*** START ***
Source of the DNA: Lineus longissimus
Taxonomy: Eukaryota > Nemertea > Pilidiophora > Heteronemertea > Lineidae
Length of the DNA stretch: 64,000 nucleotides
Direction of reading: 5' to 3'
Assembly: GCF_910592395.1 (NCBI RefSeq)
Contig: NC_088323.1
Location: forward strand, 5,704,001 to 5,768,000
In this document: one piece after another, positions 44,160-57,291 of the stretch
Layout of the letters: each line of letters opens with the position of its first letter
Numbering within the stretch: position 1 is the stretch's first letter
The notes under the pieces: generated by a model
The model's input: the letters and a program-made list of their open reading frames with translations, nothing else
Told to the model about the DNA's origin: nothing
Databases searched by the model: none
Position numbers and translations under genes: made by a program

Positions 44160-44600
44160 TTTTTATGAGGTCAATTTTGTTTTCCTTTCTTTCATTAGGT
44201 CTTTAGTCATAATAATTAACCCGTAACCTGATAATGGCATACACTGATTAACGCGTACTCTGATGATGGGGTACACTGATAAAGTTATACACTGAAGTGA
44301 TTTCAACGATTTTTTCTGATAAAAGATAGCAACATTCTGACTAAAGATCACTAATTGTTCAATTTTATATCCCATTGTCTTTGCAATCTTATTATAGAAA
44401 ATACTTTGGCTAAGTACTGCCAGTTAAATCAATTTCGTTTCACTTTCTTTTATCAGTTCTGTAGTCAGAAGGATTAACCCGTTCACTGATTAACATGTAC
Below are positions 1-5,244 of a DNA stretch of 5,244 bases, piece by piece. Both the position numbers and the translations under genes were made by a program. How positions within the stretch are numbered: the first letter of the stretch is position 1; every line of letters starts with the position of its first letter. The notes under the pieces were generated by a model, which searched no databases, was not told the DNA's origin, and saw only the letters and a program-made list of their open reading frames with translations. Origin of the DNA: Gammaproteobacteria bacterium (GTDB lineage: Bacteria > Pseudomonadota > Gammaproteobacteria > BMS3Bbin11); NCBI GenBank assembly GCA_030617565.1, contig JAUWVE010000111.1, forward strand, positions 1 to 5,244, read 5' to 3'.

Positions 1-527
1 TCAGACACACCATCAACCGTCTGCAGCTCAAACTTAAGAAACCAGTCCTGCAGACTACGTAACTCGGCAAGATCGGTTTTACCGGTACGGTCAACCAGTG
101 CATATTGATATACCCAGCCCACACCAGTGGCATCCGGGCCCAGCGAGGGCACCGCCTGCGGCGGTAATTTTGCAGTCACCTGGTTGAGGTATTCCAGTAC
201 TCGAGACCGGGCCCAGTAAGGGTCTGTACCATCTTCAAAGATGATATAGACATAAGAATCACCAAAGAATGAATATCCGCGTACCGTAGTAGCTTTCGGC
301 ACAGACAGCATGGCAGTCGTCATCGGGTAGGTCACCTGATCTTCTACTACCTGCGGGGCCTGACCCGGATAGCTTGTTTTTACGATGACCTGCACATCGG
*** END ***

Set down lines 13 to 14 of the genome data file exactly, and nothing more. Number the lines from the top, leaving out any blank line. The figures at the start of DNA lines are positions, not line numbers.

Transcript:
Told to the model about the DNA's origin: nothing
Databases searched by the model: none